Boredom in real time
n+1 on experimental film, Jeanne Dielman.
Chantal Akerman has given countless interviews. In most of these, even the most recent ones, she is still asked about Jeanne Dielman, 23, Quai Du Commerce, 1080 Bruxelles, her canonical 1975 film that she made when she was only 25. Her responses have shifted over the course of decades, and at times you can sense her irritation at the continual fascination with her youth; in a 2010 interview, she snapped back to a question about watching Godard’s Pierrot Le Fou, long cited as a life-changing experience for Akerman: “Oh, I have said that a hundred times. Forget about it. You know all about that. I have told that story one million times.”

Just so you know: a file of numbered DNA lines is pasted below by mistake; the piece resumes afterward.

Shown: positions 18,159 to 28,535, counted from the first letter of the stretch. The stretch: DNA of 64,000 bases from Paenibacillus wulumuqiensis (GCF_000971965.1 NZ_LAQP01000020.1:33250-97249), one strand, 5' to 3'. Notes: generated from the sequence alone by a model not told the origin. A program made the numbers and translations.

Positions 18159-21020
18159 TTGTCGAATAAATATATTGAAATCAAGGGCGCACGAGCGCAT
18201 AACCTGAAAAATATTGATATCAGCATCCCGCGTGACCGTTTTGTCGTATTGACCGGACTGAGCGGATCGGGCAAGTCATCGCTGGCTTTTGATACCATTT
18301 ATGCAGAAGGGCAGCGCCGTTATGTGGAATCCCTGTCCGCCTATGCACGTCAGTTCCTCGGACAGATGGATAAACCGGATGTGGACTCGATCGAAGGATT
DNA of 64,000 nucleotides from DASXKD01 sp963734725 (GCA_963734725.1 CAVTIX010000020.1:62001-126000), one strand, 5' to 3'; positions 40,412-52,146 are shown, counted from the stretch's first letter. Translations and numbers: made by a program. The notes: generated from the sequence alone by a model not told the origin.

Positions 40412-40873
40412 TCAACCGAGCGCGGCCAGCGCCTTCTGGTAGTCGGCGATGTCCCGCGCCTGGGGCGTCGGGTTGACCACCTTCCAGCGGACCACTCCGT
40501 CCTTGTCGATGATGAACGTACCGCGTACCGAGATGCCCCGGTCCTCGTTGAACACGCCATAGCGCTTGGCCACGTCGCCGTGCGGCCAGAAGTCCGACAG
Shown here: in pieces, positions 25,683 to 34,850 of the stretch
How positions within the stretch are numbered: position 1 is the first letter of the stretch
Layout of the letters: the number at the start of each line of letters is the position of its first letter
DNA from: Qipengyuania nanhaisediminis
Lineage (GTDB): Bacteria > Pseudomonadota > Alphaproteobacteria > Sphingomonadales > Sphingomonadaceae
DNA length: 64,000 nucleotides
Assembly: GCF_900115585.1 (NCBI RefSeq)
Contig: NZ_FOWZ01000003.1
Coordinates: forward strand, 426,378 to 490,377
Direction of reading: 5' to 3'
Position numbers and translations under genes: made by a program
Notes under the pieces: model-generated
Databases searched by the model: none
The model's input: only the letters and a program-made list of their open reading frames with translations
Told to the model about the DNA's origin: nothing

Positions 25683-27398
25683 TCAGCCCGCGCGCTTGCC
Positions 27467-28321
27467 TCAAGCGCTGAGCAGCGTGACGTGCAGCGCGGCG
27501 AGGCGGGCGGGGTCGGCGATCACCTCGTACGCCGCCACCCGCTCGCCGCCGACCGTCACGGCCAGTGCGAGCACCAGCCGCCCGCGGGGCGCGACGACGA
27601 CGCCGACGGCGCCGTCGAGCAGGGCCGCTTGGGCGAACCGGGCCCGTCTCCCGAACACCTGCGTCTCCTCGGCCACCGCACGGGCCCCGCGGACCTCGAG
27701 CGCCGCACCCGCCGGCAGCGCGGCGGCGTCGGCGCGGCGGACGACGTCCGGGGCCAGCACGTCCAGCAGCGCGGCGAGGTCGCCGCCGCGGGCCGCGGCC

Hailed as a feminist masterpiece when it was first released, Jeanne Dielman nevertheless remains less known than the work of Akerman’s male contemporaries; it’s simultaneously overtheorized and underappreciated. The trouble with writing about Jeanne Dielman, and why such a large body of critical work has accrued around it, is that it is so easy to impute a particular politics to it through a structuralist-feminist lens. The film’s minimalist aesthetics seduce readings of Jeanne’s inner subjectivity. By rendering housework visible and forcing viewers to endure its unforgiving pace, the film performs a critique of patriarchal bourgeois society. When Jeanne washes the dishes, Akerman positions the camera directly behind her as she rinses and dries each plate in real time. By the second plate, our attentions wander. The grid pattern of Jeanne’s pale blue apron dress is repeated in the pastel yellow tiles of her kitchen, and in the towel, too, hanging next to the sink. The lines of the kitchen’s architecture form a literal box around Jeanne. Repressed too long, she rapidly descends into madness after the first small rupture in her routine.